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The Story of Human Language
- De : John McWhorter, The Great Courses
- Lu par : John McWhorter
- Durée : 18 h et 15 min
- Enregistrement original
Language defines us as a species, placing humans head and shoulders above even the most proficient animal communicators. But it also beguiles us with its endless mysteries, allowing us to ponder why different languages emerged, why there isn't simply a single language, how languages change over time and whether that's good or bad, and how languages die out and become extinct.
Fantastic approach to our linguistic history
- Auteur(s) : Client Amazon le 07/04/2017
Many flaws in Arabic
Rédigé le : 25/12/2016
When talking about the word "Nothing" in Arabic, the lecturer made many mistakes. For instance he claimed that ši and šay mean Nothing in Algerian and Tunisian. The fact is that ši and šay mean Thing and to say Nothing you need to change it to Wálu in Algerian and add حد in Tunisian. He said that wálu is Moroccan when it is widely used in Algeria. His big mistake is when he claimed that Nothing in Egyptian is Dilwa'ti. In fact Dilwa'ti means Now. Nothing is Wala Haga.
In addition he overestimated the difference between dialects in some Arab countries. I should say Arabic may be very confusing for non-Arab speakers especially when you have, for example, El- in the beginning of your last name and your passport shows Al- instead. It is an Arabic to Latin scripting issue. In Arabic it is written ال wherever it is Al or El and Arab people switch effortlessly between these 2 versions even in the same sentence when they speak in their Arabic dialect. I gave this example to make it clear since the actual examples for the lectures are more difficult to debate when you don't speak Arabic.
I hope that his arguments about other languages are flawless but it is up to Native to send their critics. I tweeted to the Lecturer but he didn't reply .. I will listen to another audiobook about English by the same author but I can no more trust his global theories about language in general and especially foreign ones.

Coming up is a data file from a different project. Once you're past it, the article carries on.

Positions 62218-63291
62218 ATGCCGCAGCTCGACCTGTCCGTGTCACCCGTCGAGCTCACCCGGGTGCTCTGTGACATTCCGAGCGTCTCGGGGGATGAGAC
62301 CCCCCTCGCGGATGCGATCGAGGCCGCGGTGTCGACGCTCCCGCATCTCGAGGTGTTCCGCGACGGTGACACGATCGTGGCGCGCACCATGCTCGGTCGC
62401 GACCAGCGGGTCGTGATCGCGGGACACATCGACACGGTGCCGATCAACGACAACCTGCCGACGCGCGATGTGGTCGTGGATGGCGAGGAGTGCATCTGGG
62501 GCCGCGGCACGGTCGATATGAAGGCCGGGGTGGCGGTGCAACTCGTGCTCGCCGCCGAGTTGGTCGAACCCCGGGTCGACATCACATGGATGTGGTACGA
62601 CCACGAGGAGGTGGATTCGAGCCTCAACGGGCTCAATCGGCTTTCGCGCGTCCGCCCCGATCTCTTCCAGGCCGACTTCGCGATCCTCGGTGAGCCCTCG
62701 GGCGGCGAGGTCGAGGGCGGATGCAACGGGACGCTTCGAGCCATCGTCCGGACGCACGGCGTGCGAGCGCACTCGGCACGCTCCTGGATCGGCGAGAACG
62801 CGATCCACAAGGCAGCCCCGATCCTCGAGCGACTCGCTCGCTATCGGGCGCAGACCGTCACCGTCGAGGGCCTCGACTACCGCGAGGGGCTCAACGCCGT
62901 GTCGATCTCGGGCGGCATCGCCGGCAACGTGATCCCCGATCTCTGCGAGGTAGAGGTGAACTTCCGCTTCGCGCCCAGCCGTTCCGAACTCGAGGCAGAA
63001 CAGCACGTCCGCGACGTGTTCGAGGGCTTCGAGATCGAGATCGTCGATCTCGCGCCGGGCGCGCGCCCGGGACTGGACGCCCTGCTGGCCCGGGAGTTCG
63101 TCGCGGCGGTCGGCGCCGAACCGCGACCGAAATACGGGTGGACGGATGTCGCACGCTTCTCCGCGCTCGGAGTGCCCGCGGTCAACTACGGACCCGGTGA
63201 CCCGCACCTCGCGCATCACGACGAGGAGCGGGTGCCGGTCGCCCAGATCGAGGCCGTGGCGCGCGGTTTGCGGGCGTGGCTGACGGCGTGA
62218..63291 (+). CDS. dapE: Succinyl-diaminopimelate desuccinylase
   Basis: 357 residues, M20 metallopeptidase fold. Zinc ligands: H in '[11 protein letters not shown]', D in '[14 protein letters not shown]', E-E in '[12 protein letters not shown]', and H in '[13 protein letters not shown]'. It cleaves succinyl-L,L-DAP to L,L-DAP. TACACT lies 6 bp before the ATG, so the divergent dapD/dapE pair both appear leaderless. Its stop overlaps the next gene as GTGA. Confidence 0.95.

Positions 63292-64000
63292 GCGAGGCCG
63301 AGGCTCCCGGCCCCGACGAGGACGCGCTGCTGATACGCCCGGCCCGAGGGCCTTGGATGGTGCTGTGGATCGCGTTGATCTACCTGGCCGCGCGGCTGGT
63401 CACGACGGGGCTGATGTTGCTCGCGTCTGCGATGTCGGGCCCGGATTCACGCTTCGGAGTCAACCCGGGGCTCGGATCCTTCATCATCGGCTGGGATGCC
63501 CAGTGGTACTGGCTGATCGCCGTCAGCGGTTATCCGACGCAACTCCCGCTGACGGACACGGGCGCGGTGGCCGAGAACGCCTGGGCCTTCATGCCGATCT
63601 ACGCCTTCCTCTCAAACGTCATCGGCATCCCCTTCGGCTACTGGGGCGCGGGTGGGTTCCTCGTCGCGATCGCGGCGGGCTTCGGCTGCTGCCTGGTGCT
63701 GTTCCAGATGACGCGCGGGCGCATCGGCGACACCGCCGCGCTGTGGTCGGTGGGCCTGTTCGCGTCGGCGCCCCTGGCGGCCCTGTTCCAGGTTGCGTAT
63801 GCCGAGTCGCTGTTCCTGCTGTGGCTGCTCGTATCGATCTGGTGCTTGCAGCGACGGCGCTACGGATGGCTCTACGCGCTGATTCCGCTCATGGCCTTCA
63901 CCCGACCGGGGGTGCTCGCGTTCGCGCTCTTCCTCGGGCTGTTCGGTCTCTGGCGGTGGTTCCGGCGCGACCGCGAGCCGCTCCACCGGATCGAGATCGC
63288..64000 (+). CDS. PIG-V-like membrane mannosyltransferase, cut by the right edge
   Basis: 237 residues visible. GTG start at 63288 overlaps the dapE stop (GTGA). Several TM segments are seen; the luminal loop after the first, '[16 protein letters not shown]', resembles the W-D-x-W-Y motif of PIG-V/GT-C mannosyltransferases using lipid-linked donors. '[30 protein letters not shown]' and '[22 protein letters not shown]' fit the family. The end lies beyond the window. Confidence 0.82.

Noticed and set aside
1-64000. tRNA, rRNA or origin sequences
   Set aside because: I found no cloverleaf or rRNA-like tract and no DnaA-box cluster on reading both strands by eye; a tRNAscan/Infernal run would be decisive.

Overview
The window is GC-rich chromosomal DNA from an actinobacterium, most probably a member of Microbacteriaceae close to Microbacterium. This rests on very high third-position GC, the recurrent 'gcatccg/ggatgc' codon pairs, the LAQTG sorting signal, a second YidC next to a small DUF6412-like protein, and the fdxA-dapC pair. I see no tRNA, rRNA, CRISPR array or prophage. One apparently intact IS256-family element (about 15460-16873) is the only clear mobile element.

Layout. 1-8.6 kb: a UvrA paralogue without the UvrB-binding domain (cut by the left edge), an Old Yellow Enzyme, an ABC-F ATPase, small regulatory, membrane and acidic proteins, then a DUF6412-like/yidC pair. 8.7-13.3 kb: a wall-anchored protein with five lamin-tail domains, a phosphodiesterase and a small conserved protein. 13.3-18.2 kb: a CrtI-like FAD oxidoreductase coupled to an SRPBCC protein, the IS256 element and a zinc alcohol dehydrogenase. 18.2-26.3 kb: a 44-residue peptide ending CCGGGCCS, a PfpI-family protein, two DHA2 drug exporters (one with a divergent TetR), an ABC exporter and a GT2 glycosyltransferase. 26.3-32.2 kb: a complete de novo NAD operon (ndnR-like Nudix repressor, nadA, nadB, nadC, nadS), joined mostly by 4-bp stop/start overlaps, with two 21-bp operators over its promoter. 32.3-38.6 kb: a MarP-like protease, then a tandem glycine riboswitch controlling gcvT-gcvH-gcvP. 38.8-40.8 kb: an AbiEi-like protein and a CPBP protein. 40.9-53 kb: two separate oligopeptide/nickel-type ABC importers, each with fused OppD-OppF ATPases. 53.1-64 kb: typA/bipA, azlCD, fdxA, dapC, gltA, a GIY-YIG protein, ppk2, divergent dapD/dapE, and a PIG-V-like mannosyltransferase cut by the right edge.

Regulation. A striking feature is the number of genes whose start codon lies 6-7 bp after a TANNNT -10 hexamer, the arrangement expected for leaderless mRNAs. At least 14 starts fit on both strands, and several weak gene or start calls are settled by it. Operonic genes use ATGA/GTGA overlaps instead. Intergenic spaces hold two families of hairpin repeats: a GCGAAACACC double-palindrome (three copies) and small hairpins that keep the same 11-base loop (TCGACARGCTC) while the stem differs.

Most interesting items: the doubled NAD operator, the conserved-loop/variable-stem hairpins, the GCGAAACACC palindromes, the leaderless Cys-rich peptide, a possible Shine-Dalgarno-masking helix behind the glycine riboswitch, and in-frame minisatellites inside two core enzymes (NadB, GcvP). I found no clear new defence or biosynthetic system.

The Anatomy of a Calling
- A Doctor's Journey from the Head to the Heart and a Prescription for Finding Your Life's Purpose
- De : Lissa Rankin
- Lu par : Erin Moon
- Durée : 12 h et 47 min
- Version intégrale
In The Anatomy of a Calling, Lissa Rankin, MD, makes a simple yet revolutionary claim: We are all, every single one of us, heroes. We are all on what Joseph Campbell calls "a hero's journey"; we are all on a mission to step into our true nature and fulfill the assignment our souls were sent to Earth to fulfill. Navigating the hero's journey, Dr. Rankin argues, is one of the cornerstones of living a meaningful, authentic, healthy life.
- Auteur(s) : MAM le 24/02/2016
Rédigé le : 24/02/2016
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Qu'est-ce qui a été le plus décevant dans l'histoire de Lissa Rankin ?
Un discours moraliste pseudo-spirituel irrationnel délirant et qui n'a rien à voir avec la médecine ni avec la bonne pratique médicale.
Qu'est-ce qu'a pu apporter Erin Moon de plus à l'histoire par rapport à si vous aviez lu le livre ?
Erin est extraordinaire. Bravo !
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La voix de Erin
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